The state government is investing nearly a million dollars in drone technology to support police in Northern Queensland.
New Remotely Piloted Aircraft Systems (RPAS) with enhanced intelligence, surveillance and reconnaissance capabilities will be deployed across Townsville and Cairns as part of a 12-month trial.
The RPAS will feature AI technologies for tracking vehicles and thermal imaging cameras for locating lost people.
In addition to this, three new Bell 429 helicopters will also become part of the POLAIR fleet to patrol the south-east, replacing the existing two helicopters that have served the Queensland community for almost a decade.
The new Bell 429 helicopters will have improved safety, technology, camera and night vision capability, and Queensland POLAIR pilots will have access to Australia’s first Bell 429 training simulator.
Training in the simulator will allow for reduced time training in the aircraft, which will save operating costs and free up the helicopters to fly more missions.
Premier Annastacia Palaszczuk says the new helicopters and drones will provide added protection for the community, particularly with the Brisbane Olympics set to take place on 2032.
“The community will be able to feel safer knowing police have these new, state-of-the art resources,” she said in a statement.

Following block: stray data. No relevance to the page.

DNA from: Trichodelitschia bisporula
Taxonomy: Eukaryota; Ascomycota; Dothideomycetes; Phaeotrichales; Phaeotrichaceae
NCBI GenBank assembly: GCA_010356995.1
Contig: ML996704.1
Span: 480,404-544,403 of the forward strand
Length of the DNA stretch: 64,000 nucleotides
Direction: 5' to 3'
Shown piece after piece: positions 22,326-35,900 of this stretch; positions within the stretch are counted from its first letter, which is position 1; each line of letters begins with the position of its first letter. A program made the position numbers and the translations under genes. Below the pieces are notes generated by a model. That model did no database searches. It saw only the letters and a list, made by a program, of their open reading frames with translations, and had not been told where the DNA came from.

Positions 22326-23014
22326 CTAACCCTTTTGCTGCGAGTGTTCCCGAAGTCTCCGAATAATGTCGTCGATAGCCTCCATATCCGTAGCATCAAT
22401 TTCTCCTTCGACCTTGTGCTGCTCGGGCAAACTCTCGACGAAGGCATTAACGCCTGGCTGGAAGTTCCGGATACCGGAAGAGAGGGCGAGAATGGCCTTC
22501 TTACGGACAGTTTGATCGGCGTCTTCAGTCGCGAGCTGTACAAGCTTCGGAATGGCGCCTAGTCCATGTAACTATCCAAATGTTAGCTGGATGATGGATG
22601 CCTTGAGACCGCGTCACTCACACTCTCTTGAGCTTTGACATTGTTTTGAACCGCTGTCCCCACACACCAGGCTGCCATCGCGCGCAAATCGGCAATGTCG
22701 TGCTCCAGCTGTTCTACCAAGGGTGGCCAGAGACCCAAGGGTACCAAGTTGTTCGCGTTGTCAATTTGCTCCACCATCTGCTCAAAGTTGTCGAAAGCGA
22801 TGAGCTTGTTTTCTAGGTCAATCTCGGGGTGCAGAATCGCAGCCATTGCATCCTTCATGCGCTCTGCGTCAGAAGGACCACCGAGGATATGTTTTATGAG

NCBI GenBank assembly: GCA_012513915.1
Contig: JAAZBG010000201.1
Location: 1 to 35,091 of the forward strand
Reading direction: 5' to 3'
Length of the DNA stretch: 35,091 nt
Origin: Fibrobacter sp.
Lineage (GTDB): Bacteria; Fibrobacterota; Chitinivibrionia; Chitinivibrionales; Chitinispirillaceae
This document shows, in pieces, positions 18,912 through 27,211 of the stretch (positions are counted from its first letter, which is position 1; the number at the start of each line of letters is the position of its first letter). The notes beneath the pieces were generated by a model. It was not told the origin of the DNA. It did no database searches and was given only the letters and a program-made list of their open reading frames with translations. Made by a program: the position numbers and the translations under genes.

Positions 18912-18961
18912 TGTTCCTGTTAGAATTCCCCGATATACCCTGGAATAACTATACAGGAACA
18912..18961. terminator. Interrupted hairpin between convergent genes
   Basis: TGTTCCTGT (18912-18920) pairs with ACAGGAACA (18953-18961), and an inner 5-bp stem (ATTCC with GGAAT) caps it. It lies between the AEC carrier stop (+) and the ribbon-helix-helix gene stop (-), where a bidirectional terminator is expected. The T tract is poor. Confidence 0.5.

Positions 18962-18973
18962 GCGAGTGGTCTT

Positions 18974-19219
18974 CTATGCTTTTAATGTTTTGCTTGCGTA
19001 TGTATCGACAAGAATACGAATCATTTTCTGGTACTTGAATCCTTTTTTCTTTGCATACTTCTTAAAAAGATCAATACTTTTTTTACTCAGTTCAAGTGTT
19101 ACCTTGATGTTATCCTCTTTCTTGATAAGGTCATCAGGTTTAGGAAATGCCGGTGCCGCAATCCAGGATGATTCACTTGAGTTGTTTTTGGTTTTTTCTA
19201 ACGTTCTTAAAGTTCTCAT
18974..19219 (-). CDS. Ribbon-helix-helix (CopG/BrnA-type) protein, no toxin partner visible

“The community will be able to feel safer knowing police have these new, state-of-the art resources.” – Premier Annastacia Palaszczuk
Police Minister Mark Ryan said the new helicopters were part of a new long-term contract with Surf Life Saving Queensland to operate POLAIR aerial capabilities through to 2034.
“The new arrangement, which begins at the conclusion of the current contract with SLSQ in 2024, means long-term security for the operation of the helicopters that play a critical role in supporting the efforts of police on the ground to keep the community safe,” he said in a statement.
Eyes in the sky
Police Commissioner Katarina Carroll said the new deal represented a great outcome for the Queensland Police Service and the community.
“POLAIR is so important to our work; eyes in the sky greatly enhance the work police do on the ground in a number of scenarios,” she said in a statement.
“Now we have certainty through to 2034 and in addition to that we will also have access to the latest aircraft, so I think this is a fantastic result.”
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